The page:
Understanding how audio serves to further amplify your motion design

I am a motion designer, not a sound engineer so why do I need to understand sound design?

This is a fair point.

Having at least a surface-level knowledge of sound design will help you

  • Gain a deeper appreciation for sound design
  • Have a better idea how long to allocate for sound design in a motion design project
  • Collaborate more effectively with sound designers and engineers
  • Have fun experimenting with adding sound to your motion designs

The latter the main reason why I am exploring this area.

I have never thought of myself as an audio expert yet have always been drawn to the power of aural stimuli and how it can enhance the visual.

Here are three steps to get started.

When starting something new I like to remind myself of a quote by Arthur Ashe

Start where you are. Use what you have. Do what you can.

There will always be an obstacles in your way when trying to do something.

Yet there will also be a path around the obstacle.

You can choose to focus on the obstacle or focus your energy on find the path.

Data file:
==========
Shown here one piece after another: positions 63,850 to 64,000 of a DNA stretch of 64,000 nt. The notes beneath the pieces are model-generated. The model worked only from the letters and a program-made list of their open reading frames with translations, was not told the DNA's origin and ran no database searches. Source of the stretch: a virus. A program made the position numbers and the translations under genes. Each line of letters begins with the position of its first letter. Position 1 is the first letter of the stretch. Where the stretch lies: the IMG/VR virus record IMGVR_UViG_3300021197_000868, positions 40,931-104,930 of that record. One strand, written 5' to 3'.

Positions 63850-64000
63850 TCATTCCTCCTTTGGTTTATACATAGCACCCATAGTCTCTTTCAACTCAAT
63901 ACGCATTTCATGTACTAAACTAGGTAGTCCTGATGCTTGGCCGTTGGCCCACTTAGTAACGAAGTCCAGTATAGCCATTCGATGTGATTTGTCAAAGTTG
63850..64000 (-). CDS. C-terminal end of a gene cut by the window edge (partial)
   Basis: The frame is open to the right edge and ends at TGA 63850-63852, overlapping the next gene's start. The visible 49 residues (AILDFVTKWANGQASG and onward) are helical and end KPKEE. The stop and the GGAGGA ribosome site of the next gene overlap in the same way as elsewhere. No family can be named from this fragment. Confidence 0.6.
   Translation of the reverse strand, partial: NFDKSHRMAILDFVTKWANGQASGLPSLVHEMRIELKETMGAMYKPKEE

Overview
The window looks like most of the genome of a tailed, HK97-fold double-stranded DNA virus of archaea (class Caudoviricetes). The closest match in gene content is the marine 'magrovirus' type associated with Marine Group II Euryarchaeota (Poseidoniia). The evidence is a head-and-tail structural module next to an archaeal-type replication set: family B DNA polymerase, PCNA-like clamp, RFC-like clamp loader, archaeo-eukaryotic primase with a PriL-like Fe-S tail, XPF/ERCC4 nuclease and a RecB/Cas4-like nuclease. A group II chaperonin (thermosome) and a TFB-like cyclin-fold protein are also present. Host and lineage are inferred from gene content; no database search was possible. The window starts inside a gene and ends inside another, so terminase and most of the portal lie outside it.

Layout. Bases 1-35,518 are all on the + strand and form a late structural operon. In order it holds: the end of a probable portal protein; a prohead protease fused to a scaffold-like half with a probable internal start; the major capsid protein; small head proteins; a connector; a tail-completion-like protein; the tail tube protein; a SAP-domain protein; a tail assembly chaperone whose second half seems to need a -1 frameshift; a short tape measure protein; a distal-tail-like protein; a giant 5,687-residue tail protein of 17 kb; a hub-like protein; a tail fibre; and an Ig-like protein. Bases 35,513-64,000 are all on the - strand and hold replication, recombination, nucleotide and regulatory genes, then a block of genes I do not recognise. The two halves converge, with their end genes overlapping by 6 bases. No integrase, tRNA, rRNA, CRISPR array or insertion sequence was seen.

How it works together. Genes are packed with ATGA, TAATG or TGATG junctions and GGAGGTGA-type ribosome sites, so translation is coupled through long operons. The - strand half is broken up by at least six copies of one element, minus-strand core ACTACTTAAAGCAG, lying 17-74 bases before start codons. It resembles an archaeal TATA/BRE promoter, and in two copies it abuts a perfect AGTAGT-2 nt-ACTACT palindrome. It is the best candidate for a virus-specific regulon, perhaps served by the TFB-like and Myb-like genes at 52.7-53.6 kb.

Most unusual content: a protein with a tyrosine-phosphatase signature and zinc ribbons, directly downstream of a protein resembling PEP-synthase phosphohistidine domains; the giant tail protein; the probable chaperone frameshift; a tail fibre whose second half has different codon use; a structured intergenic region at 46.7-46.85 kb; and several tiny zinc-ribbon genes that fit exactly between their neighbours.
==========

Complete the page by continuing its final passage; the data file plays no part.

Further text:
The choice is yours.

Ok, there are four basic items we need to get started.

(i) Laptop

First up is, of course, a laptop.

It doesn’t need to be a laptop specifically but can be a desktop or some kind of workstation where you can access audio files and your motion design files.

(ii) Sound card

Ok, I will admit that when I first heard this one that I had no clue what it was.

So I had t consult Mr. Google for further clarification.

Without getting too technical, a sound card is an expansion card or IC for producing sound on a computer so that the audio can be heard through speakers or headphones.

Most often they are included on every machine in one form or the other, either in an expansion slot or built into the motherboard.

If you can hear sound through your headphones or speakers when they are connected to your computer then you don’t need to worry.

You have everything you need to begin.

(iii) Headphones

When it comes to headphones you can go high end and splurge for a pair of Beats by Dr. Dre or go budget and use the same earphones you use with your phone.

As long as you can hear the audio clearly enough to mix and balance the sound you are good to go.

(iii) Recorder

Similar to headphones, you can go high end and acquire an Akai Professional MPC X, or you can take Arthur Ashe’s advice and simply

Use what you have.

Generally, most smartphones have a recording function or there are free apps you can download and use such as the following

And also ones you can buy such as

Please note that I am in no way affiliated with any of the above links. I am just sharing the knowledge and mainly use my phone to record audio from my surroundings.

Having a recorder in your pocket can make life more interesting.